In another study (Patkina and Zvartau, unpublished data) the place conditioning technique was used to compare the rewarding potential of caffeine with that of cocaine, nicotine, and ethanol. Caffeine (1.5 mg/kg, i.p.), cocaine (5 mg/kg, i.p.), nicotine (0.6 mg/kg, s.c.), and ethanol (1.5 g/kg, i.g.) did produce comparable reinforcing effects in an unbiased place conditioning paradigm in rats. The animals then had the opportunity to "compare" the rewarding effects of two drugs. All the animals preferred cocaine over caffeine, but there were no significant differences between the other three drugs.
Caffeine is thus able to act as a reinforcer in several animal species under a certain range of conditions but is unable to maintain self-administration behavior, in contrast to what is seen after other psychostimulant drugs. These data point out a marked difference between caffeine and drugs such as amphetamine and cocaine that maintain self-administration across species and conditions (Griffiths et al., 1979; Pontieri et al., 1995). The inconsistency between the data of the different studies seen with caffeine is similar to that seen in nicotine self-administration studies (Goldberg and Henningfield, 1988; Dworkin et al., 1993). The fact that regular caffeine intake is very difficult to maintain in animals also means that it has not been possible to study caffeine in reinstatement paradigms. Thus, it has been difficult to experimentally address the question of whether caffeine "craving" exists. Caffeine has, however, been shown to affect cocaine reinstatement (see below Section XIIB).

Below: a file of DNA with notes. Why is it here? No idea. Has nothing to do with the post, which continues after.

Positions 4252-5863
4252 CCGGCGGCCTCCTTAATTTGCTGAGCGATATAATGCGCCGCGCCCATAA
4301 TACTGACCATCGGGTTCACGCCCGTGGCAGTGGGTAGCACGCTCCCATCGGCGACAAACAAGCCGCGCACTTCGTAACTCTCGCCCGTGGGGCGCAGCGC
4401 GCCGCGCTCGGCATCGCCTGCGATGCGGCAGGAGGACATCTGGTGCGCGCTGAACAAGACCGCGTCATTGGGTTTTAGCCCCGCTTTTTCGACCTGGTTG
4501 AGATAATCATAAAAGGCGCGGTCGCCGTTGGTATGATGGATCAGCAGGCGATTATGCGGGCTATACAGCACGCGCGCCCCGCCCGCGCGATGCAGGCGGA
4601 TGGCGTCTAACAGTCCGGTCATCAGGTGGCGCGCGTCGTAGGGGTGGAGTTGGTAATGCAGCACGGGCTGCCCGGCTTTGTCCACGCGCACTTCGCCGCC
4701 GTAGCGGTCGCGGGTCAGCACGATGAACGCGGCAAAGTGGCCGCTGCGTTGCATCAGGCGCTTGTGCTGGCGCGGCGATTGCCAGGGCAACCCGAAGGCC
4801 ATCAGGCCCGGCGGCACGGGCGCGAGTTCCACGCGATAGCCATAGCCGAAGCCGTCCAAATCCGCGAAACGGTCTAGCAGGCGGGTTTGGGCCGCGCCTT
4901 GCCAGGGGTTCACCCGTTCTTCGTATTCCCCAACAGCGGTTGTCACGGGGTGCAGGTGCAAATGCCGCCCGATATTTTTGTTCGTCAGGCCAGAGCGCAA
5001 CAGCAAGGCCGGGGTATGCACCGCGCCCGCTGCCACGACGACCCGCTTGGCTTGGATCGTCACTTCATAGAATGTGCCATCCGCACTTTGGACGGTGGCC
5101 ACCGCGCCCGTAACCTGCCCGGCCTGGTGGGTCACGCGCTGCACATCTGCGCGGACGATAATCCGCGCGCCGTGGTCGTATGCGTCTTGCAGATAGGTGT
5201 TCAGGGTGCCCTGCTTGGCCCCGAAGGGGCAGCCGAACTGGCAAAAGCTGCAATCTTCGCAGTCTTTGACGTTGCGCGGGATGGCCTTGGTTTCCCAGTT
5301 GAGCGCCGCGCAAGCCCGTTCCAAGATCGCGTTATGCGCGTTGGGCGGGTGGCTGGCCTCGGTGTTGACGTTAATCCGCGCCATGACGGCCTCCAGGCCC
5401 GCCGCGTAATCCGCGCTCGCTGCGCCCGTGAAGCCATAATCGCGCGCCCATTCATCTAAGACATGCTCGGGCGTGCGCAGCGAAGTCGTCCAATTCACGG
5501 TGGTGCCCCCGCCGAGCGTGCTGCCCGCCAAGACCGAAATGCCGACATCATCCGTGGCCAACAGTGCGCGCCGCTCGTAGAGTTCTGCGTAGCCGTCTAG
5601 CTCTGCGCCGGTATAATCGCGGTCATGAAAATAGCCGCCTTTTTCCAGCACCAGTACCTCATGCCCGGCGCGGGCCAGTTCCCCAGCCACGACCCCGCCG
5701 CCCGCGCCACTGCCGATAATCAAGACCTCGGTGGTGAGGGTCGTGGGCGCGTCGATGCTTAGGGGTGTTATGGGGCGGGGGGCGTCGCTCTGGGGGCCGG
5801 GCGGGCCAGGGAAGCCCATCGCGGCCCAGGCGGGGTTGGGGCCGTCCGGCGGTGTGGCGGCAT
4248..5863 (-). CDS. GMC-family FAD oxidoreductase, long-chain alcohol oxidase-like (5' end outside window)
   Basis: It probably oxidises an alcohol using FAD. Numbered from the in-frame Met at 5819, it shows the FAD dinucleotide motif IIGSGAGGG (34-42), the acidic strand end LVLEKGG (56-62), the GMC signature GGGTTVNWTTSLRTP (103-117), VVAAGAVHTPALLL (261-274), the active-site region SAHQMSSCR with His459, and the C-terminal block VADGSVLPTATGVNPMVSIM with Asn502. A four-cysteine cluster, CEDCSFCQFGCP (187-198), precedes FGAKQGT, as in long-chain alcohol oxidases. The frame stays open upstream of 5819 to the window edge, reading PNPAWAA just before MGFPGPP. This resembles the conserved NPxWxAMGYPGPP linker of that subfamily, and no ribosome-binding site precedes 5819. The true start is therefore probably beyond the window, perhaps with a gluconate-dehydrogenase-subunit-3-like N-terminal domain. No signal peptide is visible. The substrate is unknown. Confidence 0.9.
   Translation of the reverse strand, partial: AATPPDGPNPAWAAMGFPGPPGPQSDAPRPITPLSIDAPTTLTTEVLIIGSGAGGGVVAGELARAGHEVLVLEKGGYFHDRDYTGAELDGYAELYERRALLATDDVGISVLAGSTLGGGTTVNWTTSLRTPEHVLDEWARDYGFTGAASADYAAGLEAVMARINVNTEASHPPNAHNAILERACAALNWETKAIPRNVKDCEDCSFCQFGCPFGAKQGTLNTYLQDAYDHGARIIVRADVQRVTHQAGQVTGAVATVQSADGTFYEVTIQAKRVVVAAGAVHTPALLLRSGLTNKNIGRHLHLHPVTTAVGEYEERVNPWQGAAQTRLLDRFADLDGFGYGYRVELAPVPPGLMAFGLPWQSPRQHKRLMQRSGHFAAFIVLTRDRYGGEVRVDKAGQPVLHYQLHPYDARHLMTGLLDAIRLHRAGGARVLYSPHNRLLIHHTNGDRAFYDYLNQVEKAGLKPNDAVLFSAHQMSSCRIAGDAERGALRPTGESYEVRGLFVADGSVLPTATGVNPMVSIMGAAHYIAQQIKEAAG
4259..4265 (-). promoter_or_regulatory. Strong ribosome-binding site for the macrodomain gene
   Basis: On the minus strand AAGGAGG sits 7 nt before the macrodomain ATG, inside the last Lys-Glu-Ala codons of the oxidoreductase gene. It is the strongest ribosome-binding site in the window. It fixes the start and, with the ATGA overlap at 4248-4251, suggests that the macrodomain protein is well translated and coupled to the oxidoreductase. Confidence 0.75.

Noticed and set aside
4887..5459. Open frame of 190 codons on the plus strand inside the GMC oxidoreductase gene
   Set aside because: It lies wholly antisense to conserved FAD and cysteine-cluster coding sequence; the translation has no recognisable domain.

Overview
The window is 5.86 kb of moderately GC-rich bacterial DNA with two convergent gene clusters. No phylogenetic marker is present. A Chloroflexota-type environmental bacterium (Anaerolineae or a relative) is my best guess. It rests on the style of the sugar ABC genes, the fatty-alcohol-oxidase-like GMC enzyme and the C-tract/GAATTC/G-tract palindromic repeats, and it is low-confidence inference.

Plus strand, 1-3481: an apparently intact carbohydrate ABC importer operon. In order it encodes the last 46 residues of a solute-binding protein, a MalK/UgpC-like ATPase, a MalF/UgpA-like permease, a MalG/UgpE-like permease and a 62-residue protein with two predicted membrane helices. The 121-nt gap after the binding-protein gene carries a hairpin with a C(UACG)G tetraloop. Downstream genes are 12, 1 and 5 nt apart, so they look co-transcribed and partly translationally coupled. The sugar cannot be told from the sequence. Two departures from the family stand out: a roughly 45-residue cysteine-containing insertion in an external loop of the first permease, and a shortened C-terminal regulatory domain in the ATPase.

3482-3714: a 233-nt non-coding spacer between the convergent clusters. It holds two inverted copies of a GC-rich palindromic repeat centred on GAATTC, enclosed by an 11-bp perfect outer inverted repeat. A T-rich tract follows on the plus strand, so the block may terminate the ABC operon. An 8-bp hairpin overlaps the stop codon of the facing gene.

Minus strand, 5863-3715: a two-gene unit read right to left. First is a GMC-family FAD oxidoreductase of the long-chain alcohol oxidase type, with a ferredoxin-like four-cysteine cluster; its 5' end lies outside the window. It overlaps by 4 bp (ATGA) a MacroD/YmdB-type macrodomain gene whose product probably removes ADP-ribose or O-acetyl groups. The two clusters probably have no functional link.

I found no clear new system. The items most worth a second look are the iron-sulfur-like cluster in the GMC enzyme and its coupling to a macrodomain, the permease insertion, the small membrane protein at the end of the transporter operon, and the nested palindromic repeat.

B. Reinforcement in Humans
In humans, the widely recognized behavioral stimulant and mildly reinforcing properties of caffeine are probably responsible for the maintenance of caffeine self-administration, primarily in the form of caffeinated beverages, such as coffee, tea and cola (for review see Nehlig and Debry, 1994
Most of the animal studies discussed above were performed using injection of caffeine, whereas most human studies examined oral caffeine. In a recent study (Rush et al., 1995) i.v. caffeine (37, 75, 150, or 300 mg/70 kg) was given twice with at least 24 h delay. The subjects reported a dose-dependent, rapid drug effect that was described as "a high". They liked the drug and reported overwhelmingly positive effects. Importantly, these effects were very transient: with the lower doses the effects were over within 10 min and only when the highest i.v. dose was given did the effect last for 20 to 40 min. At the highest dose, virtually all the subjects identified the drug as a stimulant (Rush et al., 1995).